7 Reasons why you will regret moving to Colorado


You’ve been thinking about it for a while and you’re finally ready to make the move. You’re going to pack up your things and leave your home state behind for the Rocky Mountains. But before you do, you should know a few things about what you’re getting yourself into. From the cost of living to the unpredictable weather, read on for some things you should know about Colorado that might make you regret your decision to move.

Why you will regret moving to Colorado

1. High cost of living

If you’re thinking of moving to Colorado, you may want to reconsider. The cost of living in Colorado is quite high, especially if you’re used to living in a cheaper state. The average home price in Colorado is over $586,317, and the average rent for a one-bedroom apartment is over $1,659. Prices for basic necessities like food and gas are also quite high. You’ll likely find yourself spending a lot more money than you’re used to just to maintain your standard of living.

The cost of food and transportation is also higher than in other states. You will need to make a lot of money to live comfortably in Colorado.

2. Traffic and congestion

The state is notorious for its traffic and congestion. The average commute time in Colorado is 28 minutes, which is significantly longer than the national average of 26 minutes. This can be a big inconvenience, especially if you’re trying to get to work or school on time. In addition, the roads are often very crowded, which can make driving dangerous.

The state is growing rapidly, and the roads are not able to keep up with the demand. This can lead to long commutes and a lot of time spent sitting in traffic. If you value your time and want to avoid spending hours in your car, you may want to think twice before moving to Colorado.

3. High crime rate

One of the main reasons why you might regret moving to Colorado is the crime rate. It is one of the states with the highest crime rates in the US. This is primarily due to the large number of tourists that come to the state every year. There are also a lot of people who move to Colorado because of legalized marijuana. This attracts a lot of criminals to the state.

The state has experienced an increase in property crimes, as well as violent crimes. This means that your chances of being a victim of crime are higher if you live in Colorado. You may want to weigh the pros and cons of moving to Colorado before making a final decision.

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4. Extreme weather conditions

The weather in Colorado is notoriously unpredictable. One day it can be sunny and warm, and the next it can be cold and snowy. This can make it difficult to plan outdoor activities. Colorado also has a lot of natural disasters, such as wildfires and floods. So, if you’re thinking about moving to Colorado, be prepared for some extreme weather conditions.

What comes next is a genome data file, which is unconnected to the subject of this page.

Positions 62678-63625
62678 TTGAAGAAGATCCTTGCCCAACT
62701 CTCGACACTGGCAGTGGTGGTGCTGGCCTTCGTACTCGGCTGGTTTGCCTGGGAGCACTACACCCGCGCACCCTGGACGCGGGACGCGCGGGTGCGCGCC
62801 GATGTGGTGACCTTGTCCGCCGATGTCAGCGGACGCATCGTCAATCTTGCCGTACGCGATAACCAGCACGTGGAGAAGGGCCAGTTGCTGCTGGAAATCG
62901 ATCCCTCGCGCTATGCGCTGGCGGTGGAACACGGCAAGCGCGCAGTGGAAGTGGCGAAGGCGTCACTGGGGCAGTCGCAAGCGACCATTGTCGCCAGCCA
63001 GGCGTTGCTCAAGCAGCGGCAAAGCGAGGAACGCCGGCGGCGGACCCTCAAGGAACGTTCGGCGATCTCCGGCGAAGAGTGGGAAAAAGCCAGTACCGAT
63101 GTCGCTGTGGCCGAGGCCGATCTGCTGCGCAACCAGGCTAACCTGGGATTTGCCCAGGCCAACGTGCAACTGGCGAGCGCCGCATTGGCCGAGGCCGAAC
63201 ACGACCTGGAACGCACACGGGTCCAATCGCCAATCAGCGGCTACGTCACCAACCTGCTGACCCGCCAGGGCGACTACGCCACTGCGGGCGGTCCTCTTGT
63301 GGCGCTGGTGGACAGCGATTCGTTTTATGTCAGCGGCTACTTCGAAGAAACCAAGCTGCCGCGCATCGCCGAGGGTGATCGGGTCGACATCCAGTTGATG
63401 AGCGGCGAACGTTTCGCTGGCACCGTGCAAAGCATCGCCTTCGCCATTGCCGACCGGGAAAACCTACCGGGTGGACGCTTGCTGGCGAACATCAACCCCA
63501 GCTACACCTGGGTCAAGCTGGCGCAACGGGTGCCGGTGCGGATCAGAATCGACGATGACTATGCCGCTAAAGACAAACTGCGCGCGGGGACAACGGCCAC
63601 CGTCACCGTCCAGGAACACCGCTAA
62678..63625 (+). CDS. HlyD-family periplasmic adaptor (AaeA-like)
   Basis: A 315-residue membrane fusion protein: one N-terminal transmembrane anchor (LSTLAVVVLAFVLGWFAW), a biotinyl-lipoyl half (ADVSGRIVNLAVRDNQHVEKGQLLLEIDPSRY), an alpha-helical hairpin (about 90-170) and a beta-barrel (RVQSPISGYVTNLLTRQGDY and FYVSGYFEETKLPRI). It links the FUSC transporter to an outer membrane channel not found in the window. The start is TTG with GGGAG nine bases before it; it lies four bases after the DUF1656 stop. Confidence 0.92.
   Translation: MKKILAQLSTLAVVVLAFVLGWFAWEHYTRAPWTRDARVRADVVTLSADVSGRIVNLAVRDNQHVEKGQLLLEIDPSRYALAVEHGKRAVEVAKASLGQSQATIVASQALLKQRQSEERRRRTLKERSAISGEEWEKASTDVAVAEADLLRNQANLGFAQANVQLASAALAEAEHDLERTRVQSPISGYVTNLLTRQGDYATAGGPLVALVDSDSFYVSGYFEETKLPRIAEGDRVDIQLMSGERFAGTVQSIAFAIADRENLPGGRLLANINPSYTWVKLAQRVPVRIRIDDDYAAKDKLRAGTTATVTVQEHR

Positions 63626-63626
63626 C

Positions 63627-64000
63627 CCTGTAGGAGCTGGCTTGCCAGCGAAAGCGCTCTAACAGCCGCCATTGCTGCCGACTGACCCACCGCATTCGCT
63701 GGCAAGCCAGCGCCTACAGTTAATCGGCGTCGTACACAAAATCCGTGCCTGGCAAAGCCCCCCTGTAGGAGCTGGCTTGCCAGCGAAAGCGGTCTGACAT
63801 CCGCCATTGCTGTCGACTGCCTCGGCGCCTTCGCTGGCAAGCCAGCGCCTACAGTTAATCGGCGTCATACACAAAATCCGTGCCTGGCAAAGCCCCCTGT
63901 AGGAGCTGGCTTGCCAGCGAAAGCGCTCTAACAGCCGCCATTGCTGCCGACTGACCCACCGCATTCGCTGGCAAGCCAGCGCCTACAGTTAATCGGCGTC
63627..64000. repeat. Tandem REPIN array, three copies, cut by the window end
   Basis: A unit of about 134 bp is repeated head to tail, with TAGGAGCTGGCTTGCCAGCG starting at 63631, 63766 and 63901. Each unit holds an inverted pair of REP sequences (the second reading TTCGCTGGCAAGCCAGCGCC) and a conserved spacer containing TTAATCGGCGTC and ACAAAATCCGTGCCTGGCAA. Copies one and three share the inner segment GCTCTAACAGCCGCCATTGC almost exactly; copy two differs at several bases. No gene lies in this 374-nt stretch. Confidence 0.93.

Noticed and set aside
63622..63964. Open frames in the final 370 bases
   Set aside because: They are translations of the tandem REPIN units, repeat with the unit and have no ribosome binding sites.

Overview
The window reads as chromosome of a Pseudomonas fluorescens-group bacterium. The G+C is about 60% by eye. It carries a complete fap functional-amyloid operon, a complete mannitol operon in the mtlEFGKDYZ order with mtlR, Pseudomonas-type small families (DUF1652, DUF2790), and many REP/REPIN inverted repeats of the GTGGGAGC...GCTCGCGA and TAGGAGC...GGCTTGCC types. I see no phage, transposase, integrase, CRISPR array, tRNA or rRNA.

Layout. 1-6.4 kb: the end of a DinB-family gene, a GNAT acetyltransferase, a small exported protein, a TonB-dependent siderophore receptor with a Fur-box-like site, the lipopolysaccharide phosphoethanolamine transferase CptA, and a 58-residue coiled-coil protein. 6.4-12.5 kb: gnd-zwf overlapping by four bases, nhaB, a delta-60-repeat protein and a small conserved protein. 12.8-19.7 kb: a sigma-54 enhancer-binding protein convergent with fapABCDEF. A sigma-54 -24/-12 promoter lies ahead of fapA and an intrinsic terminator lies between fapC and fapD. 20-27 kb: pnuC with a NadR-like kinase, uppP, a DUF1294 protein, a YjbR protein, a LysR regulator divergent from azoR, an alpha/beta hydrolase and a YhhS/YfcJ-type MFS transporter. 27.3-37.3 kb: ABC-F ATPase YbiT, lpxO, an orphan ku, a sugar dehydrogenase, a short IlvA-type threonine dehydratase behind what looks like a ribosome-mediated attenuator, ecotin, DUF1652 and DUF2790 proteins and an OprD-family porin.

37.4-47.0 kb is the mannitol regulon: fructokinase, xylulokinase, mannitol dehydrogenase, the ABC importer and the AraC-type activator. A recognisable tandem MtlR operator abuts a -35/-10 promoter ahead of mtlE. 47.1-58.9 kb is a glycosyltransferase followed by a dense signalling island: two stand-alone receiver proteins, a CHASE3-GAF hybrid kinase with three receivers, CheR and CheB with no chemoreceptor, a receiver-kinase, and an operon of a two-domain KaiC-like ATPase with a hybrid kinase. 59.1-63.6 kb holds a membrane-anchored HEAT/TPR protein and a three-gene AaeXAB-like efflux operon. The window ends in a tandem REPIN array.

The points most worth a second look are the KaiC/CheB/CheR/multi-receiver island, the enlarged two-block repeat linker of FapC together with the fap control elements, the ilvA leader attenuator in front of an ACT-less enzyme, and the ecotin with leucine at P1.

The state is known for its cold winters and hot summers. If you’re not used to these extreme temperatures, you may find yourself regretting your decision to move. Colorado also has a lot of snowfall, so you’ll need to be prepared for a lot of shoveling and driving in icy conditions.

5. Education

Moving to Colorado may seem like a great idea at first, but you may end up regretting it if you have children. The state ranks near the bottom in terms of education. The schools are underfunded and overcrowded, and there are not enough teachers to go around. This means that your children will likely not get the education they deserve if you move to Colorado.

Overcrowding has led to large class sizes and fewer resources for students. In addition, the state has a high dropout rate. So, if you move to Colorado with your family, be prepared to pay for private school or home-school your children.

6. Employment opportunities

The state has been hit hard by the recession, and many people are still struggling to find work. Colorado also has a high cost of living, which can make it difficult to make ends meet. The state has a high unemployment rate, and many companies are moving out of the state. There are also few job openings in the state, so competition is fierce. You may also have difficulty finding affordable housing.

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7. Healthcare

One of the reasons you might regret moving to Colorado is the lack of healthcare options. The state only has one major health insurer, which means that residents have limited choices when it comes to their coverage. This can be a problem if you have a pre-existing condition or if you need specialist care. There are also few primary care physicians in the state, which means that you might have to wait a long time for an appointment.

The state does not have its own health insurance exchange, which means that residents have to buy health insurance on the federal marketplace. This can be very expensive, especially if you don’t qualify for a subsidy. In addition, the state has a very high rate of uninsured residents. This means that if you do need to go to the hospital, you may be stuck with a large bill.


If you’re thinking about moving to Colorado, you might want to reconsider. While the state has a lot of great things going for it, there are also some definite downsides that you should be aware of before making the move. From the high cost of living to the long winters, there are plenty of reasons why Colorado isn’t always the paradise it’s made out to be. So, before you pack your bags and head west, make sure you know what you’re getting yourself into.

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